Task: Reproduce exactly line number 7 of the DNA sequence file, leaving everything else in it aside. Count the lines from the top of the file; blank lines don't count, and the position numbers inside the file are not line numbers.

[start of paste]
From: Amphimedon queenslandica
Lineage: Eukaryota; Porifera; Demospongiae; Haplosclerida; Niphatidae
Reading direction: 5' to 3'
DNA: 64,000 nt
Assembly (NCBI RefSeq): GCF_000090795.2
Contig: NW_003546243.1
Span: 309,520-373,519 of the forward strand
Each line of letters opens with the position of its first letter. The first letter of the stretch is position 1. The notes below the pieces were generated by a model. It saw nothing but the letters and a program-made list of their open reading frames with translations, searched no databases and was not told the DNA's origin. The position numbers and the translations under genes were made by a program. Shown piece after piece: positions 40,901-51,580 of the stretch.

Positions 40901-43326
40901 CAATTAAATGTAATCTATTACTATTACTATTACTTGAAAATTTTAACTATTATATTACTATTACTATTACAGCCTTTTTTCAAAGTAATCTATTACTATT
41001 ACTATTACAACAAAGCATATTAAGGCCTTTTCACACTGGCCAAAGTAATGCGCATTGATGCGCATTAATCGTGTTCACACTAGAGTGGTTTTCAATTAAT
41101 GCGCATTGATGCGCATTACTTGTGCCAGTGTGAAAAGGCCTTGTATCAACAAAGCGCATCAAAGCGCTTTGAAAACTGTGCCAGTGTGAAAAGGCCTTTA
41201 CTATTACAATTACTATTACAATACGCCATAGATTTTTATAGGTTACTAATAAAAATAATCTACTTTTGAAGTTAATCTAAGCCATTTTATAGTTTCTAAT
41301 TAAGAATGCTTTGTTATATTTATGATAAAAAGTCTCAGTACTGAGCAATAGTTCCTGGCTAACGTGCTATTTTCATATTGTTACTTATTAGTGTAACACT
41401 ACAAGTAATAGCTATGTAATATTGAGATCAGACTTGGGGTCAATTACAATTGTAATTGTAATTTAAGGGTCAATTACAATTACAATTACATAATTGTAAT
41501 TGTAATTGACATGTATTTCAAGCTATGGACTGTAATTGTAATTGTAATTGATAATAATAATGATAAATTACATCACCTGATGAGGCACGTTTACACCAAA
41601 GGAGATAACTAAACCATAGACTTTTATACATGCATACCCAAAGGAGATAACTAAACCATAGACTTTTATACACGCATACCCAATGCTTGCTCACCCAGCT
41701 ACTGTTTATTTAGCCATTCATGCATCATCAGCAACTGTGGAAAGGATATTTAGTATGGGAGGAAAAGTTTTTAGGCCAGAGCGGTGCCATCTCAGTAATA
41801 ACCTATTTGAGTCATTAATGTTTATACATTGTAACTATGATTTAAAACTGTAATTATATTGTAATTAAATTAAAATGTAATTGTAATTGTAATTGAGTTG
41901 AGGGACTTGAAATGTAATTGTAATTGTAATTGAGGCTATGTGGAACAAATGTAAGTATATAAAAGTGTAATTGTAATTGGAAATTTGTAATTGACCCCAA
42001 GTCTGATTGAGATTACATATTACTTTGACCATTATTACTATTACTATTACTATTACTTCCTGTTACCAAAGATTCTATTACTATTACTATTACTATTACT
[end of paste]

Span: 309,520-373,519 of the forward strand